A sarcastically toned, strategically timed character assassination, comic documaker Nick Broomfield’s “Sarah Palin — You Betcha!” shovels enough dirt on the Tea Party guru and self-described hockey mom to satisfy her haters, but lacks sufficient humor and insight to make it a must-see for anyone outside the Brit muckraker’s fan base. Revelations remain mostly on the level of an interviewed Alaskan blogger’s pseudo-scoop that an allegedly depressed Palin soothed the pain of losing the 2008 vice presidential race by watching wedding shows in bed while scarfing down fast-food tacos. The Freestyle Releasing pickup won’t outgross its politically opposite number, “The Undefeated.”
Failing, perhaps on purpose, to land an interview with the press-shy Palin herself, Broomfield (who co-directed the pic with longtime collaborator Joan Churchill) makes do with a bevy of quirkily incensed folks from the subject’s hometown of Wasilla, delivering yet another implicit critique of authorized celebrity docus that surrender their journalistic cred upon securing the celeb’s participation. This is the filmmaker’s key subject, best explored a dozen-odd years ago in the aptly grungy “Kurt and Courtney.” But “You Betcha!” suggests the subject is wearing thin, along with Broomfield’s trademark haughty narration and “Who, me?” on-camera demeanor.
Improbably outfitted in a plaid flannel jacket and goofy winter hat, Broomfield braves Wasilla’s ice and snow in search of the real story of the “hottest governor of the coldest state,” or at least a few cheap jokes. When a local tour guide reveals Palin’s childhood home is now a thrift store, the likes of which the former beauty queen still visits on occasion, Broomfield quips, “I thought she shopped at Barney’s.”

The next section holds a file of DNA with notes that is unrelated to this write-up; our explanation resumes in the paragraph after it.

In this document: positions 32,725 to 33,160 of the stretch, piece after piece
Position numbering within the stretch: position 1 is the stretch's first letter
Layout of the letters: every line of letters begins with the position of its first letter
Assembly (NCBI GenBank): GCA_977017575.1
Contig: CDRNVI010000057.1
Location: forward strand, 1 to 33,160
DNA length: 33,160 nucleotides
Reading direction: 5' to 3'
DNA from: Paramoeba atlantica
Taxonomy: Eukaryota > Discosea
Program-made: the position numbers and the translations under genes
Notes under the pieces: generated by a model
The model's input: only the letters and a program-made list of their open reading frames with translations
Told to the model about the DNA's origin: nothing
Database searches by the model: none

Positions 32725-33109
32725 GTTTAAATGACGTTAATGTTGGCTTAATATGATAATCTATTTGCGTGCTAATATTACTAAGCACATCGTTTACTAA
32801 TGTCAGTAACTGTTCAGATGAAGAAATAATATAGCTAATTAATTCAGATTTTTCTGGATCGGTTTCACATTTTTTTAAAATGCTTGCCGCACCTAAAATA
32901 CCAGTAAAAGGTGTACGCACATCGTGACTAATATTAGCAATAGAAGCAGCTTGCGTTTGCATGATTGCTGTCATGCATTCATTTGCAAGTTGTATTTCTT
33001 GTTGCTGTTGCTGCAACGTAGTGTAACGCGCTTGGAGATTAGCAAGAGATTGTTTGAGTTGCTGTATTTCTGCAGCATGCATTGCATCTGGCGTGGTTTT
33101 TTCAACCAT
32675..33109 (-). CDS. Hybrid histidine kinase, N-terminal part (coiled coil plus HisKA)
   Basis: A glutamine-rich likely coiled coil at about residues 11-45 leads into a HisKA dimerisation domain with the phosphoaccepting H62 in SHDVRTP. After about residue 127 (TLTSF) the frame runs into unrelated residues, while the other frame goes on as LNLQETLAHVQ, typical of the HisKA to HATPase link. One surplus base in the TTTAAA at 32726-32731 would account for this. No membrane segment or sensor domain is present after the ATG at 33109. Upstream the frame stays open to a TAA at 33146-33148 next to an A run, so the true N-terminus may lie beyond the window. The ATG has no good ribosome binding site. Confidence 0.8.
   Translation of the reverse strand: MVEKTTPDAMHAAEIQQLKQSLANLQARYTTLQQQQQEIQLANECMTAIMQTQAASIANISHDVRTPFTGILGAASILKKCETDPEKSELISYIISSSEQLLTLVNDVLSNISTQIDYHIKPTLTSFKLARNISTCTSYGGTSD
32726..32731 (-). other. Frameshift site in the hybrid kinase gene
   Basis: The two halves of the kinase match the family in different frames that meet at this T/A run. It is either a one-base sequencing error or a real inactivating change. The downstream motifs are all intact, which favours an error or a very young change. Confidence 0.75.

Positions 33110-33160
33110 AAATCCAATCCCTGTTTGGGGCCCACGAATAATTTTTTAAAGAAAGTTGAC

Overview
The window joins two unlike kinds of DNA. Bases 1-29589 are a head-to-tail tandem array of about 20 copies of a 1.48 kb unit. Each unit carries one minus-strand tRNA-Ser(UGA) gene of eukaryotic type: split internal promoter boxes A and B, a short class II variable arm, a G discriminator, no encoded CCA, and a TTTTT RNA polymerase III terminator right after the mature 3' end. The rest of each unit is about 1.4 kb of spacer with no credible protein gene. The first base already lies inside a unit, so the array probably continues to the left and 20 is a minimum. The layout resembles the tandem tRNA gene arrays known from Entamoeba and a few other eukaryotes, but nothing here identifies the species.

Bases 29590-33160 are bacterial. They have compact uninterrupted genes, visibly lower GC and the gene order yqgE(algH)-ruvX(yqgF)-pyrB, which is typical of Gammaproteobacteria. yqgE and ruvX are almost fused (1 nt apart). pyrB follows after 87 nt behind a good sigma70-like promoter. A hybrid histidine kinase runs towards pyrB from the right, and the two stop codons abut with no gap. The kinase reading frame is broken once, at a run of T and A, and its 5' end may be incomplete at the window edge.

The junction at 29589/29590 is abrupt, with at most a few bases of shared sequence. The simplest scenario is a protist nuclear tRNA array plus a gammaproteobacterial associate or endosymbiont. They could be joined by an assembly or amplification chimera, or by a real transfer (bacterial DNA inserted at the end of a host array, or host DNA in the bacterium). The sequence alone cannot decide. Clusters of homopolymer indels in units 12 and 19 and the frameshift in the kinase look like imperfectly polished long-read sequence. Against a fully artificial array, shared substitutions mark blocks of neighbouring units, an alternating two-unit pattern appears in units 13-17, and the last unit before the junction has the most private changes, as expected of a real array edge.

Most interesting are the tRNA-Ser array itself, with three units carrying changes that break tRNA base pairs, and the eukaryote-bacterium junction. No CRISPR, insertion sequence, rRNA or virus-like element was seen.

Basically shooting fish in a barrel, Broomfield begins by locating Palin’s dad, Chuck Heath, a former science teacher and current lover of deer antlers. Heath warmly grants a ho-hum interview in the kitchen of his house but soon turns cold, inspiring the investigative journalist to buy a set of antlers from Heath in hopes of thawing the ice.
Subsequent talking heads flesh out the docu’s hasty sketch of Palin as a sociopathic, dim-witted and ruthless careerist who, Broomfield argues, frequently lies in public and always turns on those closest to her. A Wasilla pastor labels the hometown girl an “apocalyptic” Christian who wouldn’t hesitate to launch a nuclear war on evil. An opportunistic agent repping Palin’s put-upon ex-son-in-law promises tasty dish on “drugs and stuff,” but balks at Broomfield’s offer of 500 clams. Most indicting of all, perhaps, is a childhood friend’s myth-cracking observation that Palin, nicknamed “Barracuda” for her basketball-shooting prowess, was really more of a dribbler.
Clearly, the intermittently amusing pic is intended to intervene in Palin’s presumed presidential bid, leaning on charges of anti-intellectualism and homophobia that could be gleaned from a cursory read of Palin’s own bestselling tell-all, “Going Rogue.” Bumrushed by Broomfield at a pair of book signings, Palin answers the documentarian’s interview request with a chirpy “I betcha I could do that!” But the sitdown never comes to pass, allowing Broomfield to feign outrage and justify a feature-length form of retaliation that gives him more in common with his allegedly vengeful subject than he may care to admit.
Besides its bevy of pixilated YouTube clips and decades-old local news reports sourced from VHS, all evincing Palin’s ignorance on some level or another, “You Betcha!” includes Kilifax’s snotty tune “Sarah Palin” and ends with the legendary audio clip of the pol getting phone-pranked by a man absurdly impersonating Nicolas Sarkozy. A smallscreen thriller-style musical score pumps up the volume of Broomfield’s ridicule to mildly enjoyable effect. Other tech credits are unremarkable but adequate.